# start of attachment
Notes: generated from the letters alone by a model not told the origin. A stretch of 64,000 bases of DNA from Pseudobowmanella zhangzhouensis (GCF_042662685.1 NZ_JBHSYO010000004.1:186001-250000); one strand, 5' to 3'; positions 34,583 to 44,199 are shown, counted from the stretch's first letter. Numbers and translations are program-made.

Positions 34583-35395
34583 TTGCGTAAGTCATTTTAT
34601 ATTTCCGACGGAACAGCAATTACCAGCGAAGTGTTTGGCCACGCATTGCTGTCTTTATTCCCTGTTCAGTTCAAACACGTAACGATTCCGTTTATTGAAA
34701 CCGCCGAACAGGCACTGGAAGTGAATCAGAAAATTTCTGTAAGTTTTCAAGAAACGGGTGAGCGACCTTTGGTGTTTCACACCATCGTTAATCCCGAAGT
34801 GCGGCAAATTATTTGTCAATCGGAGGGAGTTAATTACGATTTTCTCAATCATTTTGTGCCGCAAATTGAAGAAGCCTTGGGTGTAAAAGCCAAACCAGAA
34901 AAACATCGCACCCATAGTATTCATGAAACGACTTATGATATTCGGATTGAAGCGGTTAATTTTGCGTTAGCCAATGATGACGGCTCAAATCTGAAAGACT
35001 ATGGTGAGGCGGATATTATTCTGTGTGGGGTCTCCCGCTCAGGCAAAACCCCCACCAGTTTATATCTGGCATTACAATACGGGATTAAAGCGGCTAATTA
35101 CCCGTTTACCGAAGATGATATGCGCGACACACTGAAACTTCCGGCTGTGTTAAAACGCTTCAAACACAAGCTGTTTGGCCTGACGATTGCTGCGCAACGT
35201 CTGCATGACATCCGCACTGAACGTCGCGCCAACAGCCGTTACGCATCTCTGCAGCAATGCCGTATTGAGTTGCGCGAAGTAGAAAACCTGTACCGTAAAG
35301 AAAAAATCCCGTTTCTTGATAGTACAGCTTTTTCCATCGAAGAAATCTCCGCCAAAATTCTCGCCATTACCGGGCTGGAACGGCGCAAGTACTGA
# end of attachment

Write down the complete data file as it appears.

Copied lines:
Notes: generated from the letters alone by a model not told the origin. A stretch of 64,000 bases of DNA from Pseudobowmanella zhangzhouensis (GCF_042662685.1 NZ_JBHSYO010000004.1:186001-250000); one strand, 5' to 3'; positions 34,583 to 44,199 are shown, counted from the stretch's first letter. Numbers and translations are program-made.

Positions 34583-35395
34583 TTGCGTAAGTCATTTTAT
34601 ATTTCCGACGGAACAGCAATTACCAGCGAAGTGTTTGGCCACGCATTGCTGTCTTTATTCCCTGTTCAGTTCAAACACGTAACGATTCCGTTTATTGAAA
34701 CCGCCGAACAGGCACTGGAAGTGAATCAGAAAATTTCTGTAAGTTTTCAAGAAACGGGTGAGCGACCTTTGGTGTTTCACACCATCGTTAATCCCGAAGT
34801 GCGGCAAATTATTTGTCAATCGGAGGGAGTTAATTACGATTTTCTCAATCATTTTGTGCCGCAAATTGAAGAAGCCTTGGGTGTAAAAGCCAAACCAGAA
34901 AAACATCGCACCCATAGTATTCATGAAACGACTTATGATATTCGGATTGAAGCGGTTAATTTTGCGTTAGCCAATGATGACGGCTCAAATCTGAAAGACT
35001 ATGGTGAGGCGGATATTATTCTGTGTGGGGTCTCCCGCTCAGGCAAAACCCCCACCAGTTTATATCTGGCATTACAATACGGGATTAAAGCGGCTAATTA
35101 CCCGTTTACCGAAGATGATATGCGCGACACACTGAAACTTCCGGCTGTGTTAAAACGCTTCAAACACAAGCTGTTTGGCCTGACGATTGCTGCGCAACGT
35201 CTGCATGACATCCGCACTGAACGTCGCGCCAACAGCCGTTACGCATCTCTGCAGCAATGCCGTATTGAGTTGCGCGAAGTAGAAAACCTGTACCGTAAAG
35301 AAAAAATCCCGTTTCTTGATAGTACAGCTTTTTCCATCGAAGAAATCTCCGCCAAAATTCTCGCCATTACCGGGCTGGAACGGCGCAAGTACTGA